I have the piece of the script with the great alliteration and I'd be happy to post it here, but I'll refrain if you'd rather see it in the movie.
Jason Neuswanger, Ph.D.
Troutnut and salmonid ecologist
GONZONovember 28th, 2006, 10:49 pm
Site Editor
"Bear Swamp," PA

Posts: 1681
Other than avoiding movies that qualify as "chick flicks," my taste is pretty eclectic. (I confess to a strong liking for film noir, and even though I protest at the "cf" category, I'll admit that my wife has forced me to watch a few that didn't totally suck.) I suspect that this monologue made such a strong impression on you for reasons in addition to the impressive alliteration (like the delivery and the context), so I'll wait to get the full effect from the movie. Thanks.

If you want to post a picture of you in your Halloween costume, however, I'm sure that would be good for at least a chuckle or two! :)
TroutnutNovember 29th, 2006, 8:59 am
Administrator
Bellevue, WA

Posts: 2569
Then I think you'll like V.

The movie reminded me a lot of Orwell's 1984, although I read that a long time ago so the sense of similarity comes from the vague impression left in my memory. This movie and that book are both about a struggle against a media-controlling fascist dictatorship, but I'm not sure how much further the similarity goes.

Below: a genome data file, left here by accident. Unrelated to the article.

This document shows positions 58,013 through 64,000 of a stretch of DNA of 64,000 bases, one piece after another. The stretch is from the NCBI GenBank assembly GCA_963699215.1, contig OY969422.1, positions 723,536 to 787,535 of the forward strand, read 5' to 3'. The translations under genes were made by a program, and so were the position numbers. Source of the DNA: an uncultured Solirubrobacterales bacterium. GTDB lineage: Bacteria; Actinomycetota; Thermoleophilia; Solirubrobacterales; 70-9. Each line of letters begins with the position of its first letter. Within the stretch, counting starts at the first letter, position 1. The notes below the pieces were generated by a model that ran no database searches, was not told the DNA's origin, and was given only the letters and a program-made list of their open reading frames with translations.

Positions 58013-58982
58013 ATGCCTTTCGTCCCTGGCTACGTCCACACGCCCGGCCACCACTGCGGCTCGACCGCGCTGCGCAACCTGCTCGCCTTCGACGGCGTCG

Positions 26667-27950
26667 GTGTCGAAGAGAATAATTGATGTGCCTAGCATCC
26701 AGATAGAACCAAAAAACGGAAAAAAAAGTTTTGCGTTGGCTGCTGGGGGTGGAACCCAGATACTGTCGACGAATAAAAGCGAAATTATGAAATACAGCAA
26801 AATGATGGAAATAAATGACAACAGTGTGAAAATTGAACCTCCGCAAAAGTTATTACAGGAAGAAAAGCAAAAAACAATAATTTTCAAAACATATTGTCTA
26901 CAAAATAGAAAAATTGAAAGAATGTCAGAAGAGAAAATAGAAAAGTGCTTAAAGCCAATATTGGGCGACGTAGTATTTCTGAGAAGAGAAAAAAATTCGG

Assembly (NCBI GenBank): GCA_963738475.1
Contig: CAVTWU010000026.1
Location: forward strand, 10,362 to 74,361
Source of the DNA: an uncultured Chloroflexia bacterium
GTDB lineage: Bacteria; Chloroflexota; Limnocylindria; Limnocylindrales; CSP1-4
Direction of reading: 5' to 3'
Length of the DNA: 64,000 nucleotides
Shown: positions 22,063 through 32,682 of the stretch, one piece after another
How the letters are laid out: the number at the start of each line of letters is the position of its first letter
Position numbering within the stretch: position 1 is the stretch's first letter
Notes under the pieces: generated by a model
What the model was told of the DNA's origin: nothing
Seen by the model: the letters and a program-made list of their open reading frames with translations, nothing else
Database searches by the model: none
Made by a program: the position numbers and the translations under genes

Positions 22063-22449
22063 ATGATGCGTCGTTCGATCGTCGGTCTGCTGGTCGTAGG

Oh, yes, the costume. Give me a moment.
Jason Neuswanger, Ph.D.
Troutnut and salmonid ecologist
TroutnutNovember 29th, 2006, 9:03 am
Administrator
Bellevue, WA

Posts: 2569
Here, this should be good for a chuckle or two or ten:

Jason Neuswanger, Ph.D.
Troutnut and salmonid ecologist
GONZONovember 29th, 2006, 9:52 am
Site Editor
"Bear Swamp," PA

Posts: 1681
:) :) :) :) :) :) :) :) :) :), the inner Troutnut revealed!
(My apologies to Mike, and anyone else who clicked on this thread hoping for a stimulating discussion of stoneflies!) :)
SayfuAugust 20th, 2011, 8:48 am
Posts: 560
Question for you on stones...Do all the nymphs crawl out, or do some transform on the surface? I believe there are some yellow sallies that hatch on the surface. I have never seen them transform on the surface, but have been told by someone that you can hardly see them on the surface...they lay flat, and their smokey grey wings blend right in. True, or not true?
TaxonAugust 20th, 2011, 12:09 pm
Site Editor
Plano, TX

Posts: 1310
sayfu-

Apparently true. This is what entomologist and flyfishing author, Rick Hafele has to say about Little Yellow Stones emergence behavior on his website.